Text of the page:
New safety guidelines for schools' football goal posts after boy's death from collapsed crossbar

Muhammad Hambali Sumathi, a Secondary 1 schoolboy at Geylang Methodist Secondary School, died after being struck by a goal post during a physical education class on April 24.
Muhammad Hambali Sumathi, a Secondary 1 schoolboy at Geylang Methodist Secondary School, died after being struck by a goal post during a physical education class on April 24.PHOTO: COURTESY OF MOHAMMAD RIZWAN ABDULLAH / MARK CHEONG

SINGAPORE - A schoolboy was unhappy that a classmate had missed scoring a goal during a game of football and immediately made his way to a nearby goal post.

The Secondary 1 student from Geylang Methodist School (Secondary), Muhammad Hambali Sumathi, 12, then grabbed the overhead crossbar that was more than 2m from the ground, causing the structure to collapse. It struck his head, knocking him unconscious.

The bleeding boy was rushed to KK Women's and Children's Hospital where he died of a head injury in April.

In an inquiry into his death on Monday (Sept 18), the court heard that following this incident, the Ministry of Education issued guidelines to enhance safety pertaining to goal posts in schools.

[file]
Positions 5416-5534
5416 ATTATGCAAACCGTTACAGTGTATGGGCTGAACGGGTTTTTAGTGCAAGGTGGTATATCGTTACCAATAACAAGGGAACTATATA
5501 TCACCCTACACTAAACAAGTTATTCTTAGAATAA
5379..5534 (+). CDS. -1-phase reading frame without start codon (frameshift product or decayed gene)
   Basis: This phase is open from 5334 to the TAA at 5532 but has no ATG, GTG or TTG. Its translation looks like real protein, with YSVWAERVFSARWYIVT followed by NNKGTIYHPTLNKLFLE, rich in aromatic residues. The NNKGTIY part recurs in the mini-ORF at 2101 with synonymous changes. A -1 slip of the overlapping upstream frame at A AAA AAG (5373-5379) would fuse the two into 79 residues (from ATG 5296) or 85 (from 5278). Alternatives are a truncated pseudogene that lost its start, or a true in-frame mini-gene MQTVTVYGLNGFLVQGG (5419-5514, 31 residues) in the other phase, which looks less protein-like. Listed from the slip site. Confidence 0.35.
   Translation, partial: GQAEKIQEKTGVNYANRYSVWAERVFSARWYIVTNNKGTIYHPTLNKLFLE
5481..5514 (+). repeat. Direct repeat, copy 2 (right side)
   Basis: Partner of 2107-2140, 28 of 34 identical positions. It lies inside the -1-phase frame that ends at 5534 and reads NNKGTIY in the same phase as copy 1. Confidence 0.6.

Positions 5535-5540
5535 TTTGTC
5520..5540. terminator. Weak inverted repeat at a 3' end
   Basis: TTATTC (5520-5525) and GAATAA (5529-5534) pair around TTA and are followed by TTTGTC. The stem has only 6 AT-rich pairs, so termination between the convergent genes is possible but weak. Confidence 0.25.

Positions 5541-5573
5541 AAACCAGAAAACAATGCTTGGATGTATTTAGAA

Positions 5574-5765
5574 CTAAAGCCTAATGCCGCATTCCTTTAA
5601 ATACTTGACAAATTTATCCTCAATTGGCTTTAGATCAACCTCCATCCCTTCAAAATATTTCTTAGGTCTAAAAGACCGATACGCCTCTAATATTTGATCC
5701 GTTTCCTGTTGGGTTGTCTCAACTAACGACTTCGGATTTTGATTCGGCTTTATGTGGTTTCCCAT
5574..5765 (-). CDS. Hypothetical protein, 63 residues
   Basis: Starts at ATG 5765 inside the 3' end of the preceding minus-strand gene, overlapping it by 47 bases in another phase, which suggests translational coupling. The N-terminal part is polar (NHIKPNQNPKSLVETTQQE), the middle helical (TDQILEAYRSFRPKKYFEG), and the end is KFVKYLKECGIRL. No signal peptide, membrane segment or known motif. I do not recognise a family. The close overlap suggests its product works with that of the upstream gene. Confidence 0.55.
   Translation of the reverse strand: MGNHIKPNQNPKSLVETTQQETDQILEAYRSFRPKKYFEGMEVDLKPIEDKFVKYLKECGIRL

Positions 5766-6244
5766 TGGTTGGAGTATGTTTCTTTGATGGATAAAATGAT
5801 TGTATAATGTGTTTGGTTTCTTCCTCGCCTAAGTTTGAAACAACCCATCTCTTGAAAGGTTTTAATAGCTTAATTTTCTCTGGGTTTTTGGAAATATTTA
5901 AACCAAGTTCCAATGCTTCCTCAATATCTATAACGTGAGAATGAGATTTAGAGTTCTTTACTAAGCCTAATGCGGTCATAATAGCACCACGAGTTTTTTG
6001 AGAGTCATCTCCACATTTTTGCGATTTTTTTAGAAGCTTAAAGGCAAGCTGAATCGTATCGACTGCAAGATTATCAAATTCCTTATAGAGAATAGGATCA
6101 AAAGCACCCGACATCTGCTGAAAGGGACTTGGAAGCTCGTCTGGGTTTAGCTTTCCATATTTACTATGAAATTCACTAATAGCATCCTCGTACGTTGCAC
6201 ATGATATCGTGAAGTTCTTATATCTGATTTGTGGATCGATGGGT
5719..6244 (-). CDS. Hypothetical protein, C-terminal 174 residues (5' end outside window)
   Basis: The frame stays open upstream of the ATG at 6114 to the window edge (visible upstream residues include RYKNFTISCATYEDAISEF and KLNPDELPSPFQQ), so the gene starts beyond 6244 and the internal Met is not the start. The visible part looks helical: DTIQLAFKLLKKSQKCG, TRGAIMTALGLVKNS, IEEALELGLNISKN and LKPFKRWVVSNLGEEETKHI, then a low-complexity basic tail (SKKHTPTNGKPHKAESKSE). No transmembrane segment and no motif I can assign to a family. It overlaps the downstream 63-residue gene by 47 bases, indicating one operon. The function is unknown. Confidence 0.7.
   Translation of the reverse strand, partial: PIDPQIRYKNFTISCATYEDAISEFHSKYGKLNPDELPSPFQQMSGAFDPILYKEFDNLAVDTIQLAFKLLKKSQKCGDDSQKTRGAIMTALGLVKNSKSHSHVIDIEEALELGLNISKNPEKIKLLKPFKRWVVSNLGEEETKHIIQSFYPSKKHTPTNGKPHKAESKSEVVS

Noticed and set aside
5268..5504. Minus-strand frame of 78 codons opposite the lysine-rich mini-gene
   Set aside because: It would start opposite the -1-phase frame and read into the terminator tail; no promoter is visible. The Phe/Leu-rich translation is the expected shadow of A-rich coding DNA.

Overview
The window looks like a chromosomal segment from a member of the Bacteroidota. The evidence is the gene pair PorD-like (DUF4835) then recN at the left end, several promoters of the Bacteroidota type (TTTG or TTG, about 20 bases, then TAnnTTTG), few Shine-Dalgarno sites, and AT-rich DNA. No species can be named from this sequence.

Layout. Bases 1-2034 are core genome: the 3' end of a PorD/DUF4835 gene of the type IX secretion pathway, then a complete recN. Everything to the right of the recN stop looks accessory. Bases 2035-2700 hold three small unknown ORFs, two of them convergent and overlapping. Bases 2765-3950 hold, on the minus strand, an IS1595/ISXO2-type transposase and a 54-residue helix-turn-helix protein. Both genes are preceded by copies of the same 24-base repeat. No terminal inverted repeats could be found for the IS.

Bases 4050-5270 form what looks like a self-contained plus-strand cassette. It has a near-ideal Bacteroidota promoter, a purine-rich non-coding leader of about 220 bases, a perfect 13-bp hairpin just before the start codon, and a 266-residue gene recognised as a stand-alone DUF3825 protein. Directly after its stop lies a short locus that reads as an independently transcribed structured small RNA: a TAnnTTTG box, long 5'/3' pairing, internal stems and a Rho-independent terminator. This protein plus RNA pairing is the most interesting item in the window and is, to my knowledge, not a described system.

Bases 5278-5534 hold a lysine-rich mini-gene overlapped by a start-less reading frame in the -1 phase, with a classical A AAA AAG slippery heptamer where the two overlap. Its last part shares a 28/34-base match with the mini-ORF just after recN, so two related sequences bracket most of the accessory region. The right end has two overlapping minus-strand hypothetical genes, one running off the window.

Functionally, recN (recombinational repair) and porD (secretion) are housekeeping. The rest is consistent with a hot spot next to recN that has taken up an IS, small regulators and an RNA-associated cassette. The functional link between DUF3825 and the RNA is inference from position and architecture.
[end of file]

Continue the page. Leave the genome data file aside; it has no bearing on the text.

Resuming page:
For instance, schools have to attach warning labels to crossbars 1.8m high and above. Foldable goal posts can also no longer be used in schools.

State Coroner Marvin Bay said Hambali’s death was a tragic misadventure.

He added: “There is always a need to anticipate the possibility that students will use or misuse equipment in an unexpected, unorthodox, or otherwise unsafe manner and expose themselves to injury.

“Imbuing students and teachers with a keen sense of safety consciousness, along with close supervision during PE sessions, would be key to alleviating this risk of harm.”

Investigation officer Irina Ng told Coroner Bay that Hambali and his classmates were having their physical education lesson in their school compound at around 8.45am on April 24.

Hambali played football with the other boys and they had used a smaller goal post - not the one that would later fall on him.

 
 

When his classmate missed scoring a goal, Hambali went to the bigger goal post that was not in use at that time, and grabbed hold of the overhead crossbar - with tragic results.

Inspector Ng said the collapsed goal post was bought in 2014 and it had a back bar which could enhance its stability. But the back bar had corroded by April this year.

The back bar of a goal post is located on the ground behind the goalkeeper, parallel to the crossbar.

However, Insp Ng told the court that the back bar is an optional requirement and it is not compulsory for goal posts to have them.

She added that audits had earlier been conducted in the school last year and this year on items including the sports equipment.

The court heard that the affected goal post had not been identified as a safety concern during these audits.

Following this tragedy, Insp Ng said, the school now has signs to remind students not to push, pull or hang from goal posts.